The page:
Do you have to watch a new object 1000 times to recognize it? Or if you watch it another 100000 times will you recognize it better? I think not, and this is how image recognition systems based on the Haar cascade classifier or neural networks work.
SaraVision is an image recognition project that is conceptually completely different from the approach that the whole world is pinning their hopes on. It's different from better and better neural networks that learn from bigger and more available databases. We assume that sometimes just one or several glances at an object are enough to remember it and recognize it. It all started from the need to add the sense of sight and some intelligence to one of our sub-projects called SaraCam, which raises the current Google and Alexa assistants to the 2.0 level.
At first, in order to test some basic assumptions we wrote a simple program that recognizes the MNIST character set, which I describe on our blog in a slightly provocative article "About the nonsense of deep learning, neural networks in image recognition (using the MNIST kit)". Already there we managed to create a very universal program, recognizing characters regardless of their size, slant or font type, but it was only a programming "sandbox".
The next stage was to create something more universal, allowing for recognition of any objects, and for a start, allowing for quick detection of basic geometric figures and also to check a theory that our brain can see very well what we cannot see, literally drawing in our imagination the missing elements (see: visual perception and gestaltism, reification theory), and that our system will work similarly:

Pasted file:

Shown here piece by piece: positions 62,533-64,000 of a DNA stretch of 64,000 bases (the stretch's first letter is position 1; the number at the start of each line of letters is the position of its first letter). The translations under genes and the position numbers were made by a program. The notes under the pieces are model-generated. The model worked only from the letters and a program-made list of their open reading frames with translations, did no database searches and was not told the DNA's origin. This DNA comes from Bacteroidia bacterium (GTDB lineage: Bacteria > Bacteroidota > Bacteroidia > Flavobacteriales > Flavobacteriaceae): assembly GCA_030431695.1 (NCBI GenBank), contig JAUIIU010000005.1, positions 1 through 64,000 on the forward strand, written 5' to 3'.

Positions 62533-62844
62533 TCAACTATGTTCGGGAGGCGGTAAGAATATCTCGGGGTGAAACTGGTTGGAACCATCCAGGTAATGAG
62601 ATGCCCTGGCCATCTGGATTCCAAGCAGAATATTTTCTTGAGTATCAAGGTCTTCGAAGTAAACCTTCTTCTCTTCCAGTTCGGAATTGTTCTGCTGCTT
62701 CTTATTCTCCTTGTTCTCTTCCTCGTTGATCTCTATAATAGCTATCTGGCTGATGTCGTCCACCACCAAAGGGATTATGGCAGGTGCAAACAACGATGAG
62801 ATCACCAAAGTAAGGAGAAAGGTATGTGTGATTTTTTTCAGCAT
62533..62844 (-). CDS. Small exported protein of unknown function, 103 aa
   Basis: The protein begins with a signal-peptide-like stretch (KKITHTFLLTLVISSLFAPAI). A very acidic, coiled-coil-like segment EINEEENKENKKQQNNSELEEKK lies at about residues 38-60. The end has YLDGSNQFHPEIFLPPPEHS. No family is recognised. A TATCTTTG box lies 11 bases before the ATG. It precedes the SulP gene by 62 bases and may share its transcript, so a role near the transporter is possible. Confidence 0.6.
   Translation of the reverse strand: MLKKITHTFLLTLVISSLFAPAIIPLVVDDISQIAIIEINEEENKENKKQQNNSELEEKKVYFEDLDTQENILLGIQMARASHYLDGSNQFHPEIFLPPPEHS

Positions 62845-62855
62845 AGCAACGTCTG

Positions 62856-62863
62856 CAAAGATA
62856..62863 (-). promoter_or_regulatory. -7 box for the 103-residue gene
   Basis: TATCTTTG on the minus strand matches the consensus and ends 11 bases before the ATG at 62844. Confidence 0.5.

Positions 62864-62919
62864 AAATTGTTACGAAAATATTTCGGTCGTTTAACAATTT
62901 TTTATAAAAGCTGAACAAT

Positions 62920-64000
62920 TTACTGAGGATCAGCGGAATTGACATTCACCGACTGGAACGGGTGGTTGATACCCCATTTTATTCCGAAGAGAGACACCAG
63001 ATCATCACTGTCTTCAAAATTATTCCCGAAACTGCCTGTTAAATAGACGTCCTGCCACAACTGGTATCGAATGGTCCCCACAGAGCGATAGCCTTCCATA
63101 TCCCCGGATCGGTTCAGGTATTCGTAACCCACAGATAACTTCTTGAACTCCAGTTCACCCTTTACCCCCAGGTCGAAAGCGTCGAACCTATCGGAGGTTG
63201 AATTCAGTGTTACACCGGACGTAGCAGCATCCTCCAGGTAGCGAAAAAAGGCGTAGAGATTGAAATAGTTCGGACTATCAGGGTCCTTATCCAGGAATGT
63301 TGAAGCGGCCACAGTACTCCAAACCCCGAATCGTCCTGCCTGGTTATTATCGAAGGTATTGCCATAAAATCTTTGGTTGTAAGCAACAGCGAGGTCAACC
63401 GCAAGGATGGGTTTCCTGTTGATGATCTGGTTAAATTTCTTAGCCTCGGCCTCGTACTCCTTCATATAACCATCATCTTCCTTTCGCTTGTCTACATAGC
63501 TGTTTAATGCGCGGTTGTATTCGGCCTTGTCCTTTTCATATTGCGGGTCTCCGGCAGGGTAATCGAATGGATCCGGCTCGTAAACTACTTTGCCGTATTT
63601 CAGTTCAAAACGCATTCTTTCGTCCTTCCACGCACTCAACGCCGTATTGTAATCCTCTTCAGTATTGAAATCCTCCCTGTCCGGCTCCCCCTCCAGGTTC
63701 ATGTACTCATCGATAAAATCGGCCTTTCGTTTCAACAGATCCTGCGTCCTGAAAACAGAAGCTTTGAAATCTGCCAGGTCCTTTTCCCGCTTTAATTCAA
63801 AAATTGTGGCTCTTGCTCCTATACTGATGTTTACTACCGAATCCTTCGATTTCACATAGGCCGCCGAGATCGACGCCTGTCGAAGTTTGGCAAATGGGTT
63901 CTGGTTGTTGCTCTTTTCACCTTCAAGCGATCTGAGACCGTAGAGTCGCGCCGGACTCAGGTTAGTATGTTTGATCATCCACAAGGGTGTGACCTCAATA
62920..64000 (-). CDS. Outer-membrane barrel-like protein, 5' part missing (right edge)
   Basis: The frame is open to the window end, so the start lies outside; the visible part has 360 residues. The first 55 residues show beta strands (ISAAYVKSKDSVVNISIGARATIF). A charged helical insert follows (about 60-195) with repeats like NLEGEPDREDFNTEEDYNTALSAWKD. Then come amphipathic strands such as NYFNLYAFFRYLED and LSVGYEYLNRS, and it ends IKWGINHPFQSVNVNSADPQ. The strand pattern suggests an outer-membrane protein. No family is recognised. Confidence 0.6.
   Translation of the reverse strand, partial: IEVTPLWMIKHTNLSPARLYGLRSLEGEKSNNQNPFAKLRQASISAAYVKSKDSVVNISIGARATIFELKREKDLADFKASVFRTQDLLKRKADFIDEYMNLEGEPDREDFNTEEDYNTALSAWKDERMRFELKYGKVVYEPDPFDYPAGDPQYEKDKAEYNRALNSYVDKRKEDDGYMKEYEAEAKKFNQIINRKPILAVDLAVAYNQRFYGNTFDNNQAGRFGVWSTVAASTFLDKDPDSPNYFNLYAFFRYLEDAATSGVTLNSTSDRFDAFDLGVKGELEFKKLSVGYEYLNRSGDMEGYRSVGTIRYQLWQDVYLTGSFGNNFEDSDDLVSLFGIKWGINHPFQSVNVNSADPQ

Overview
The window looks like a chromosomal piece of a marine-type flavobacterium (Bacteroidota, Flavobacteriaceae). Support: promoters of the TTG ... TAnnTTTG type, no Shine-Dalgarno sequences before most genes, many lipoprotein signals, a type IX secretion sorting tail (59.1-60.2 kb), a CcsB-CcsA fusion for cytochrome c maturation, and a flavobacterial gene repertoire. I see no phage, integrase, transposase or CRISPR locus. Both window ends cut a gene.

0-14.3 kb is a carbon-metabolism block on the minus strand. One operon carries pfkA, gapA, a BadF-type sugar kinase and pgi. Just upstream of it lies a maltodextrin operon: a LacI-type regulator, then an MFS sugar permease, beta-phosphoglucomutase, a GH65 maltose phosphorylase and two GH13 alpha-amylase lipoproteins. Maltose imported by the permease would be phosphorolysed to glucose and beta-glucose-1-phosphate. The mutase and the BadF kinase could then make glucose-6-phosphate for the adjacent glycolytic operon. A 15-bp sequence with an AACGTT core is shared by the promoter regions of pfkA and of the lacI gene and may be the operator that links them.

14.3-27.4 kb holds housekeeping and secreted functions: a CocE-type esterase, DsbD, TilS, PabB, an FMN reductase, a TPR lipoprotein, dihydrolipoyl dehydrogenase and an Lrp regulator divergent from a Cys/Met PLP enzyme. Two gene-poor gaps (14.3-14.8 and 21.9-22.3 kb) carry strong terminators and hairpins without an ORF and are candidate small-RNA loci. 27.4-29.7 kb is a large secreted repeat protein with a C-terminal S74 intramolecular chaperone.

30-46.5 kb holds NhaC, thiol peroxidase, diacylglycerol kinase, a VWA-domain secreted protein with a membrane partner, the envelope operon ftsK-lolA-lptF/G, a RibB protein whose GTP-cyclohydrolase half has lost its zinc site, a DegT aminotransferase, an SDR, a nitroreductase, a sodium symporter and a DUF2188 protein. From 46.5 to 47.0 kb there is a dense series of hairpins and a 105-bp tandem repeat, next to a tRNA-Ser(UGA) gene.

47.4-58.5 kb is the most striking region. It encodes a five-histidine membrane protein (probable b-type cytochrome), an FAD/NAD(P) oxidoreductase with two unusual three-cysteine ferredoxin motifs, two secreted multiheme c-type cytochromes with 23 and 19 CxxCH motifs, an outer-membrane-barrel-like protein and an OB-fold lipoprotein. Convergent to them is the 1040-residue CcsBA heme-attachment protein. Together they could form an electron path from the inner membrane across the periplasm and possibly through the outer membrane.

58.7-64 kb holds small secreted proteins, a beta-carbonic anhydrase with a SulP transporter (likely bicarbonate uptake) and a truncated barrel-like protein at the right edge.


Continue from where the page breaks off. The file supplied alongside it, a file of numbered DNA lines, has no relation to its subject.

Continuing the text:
It worked, it works similarly, as you can see in this amateur video below, and it works so that you don't have to see the whole square to detect that the square is there.
It may seem that detecting simple figures is easy and any programmer can do it. You can use some "ready-made" programs, you can also algorithmize everything, but we don't want to write an algorithm for every shape, but to write one for all shapes, and most importantly we don't want to teach the system with thousands of images.
The next step was to test the system to see if it could handle face detection in the camera video. Importantly, the system is designed to detect a face very quickly, the face can be tilted left or right, slightly sideways, sideways, poorly lit, visible in color or IR rays - it worked. The system, despite the fact that it is under construction coped almost 20 x faster than standard face detection systems, and most importantly coped where other systems could not cope at all (for example, a face illuminated from one side by the sun with the head slightly tilted to the side):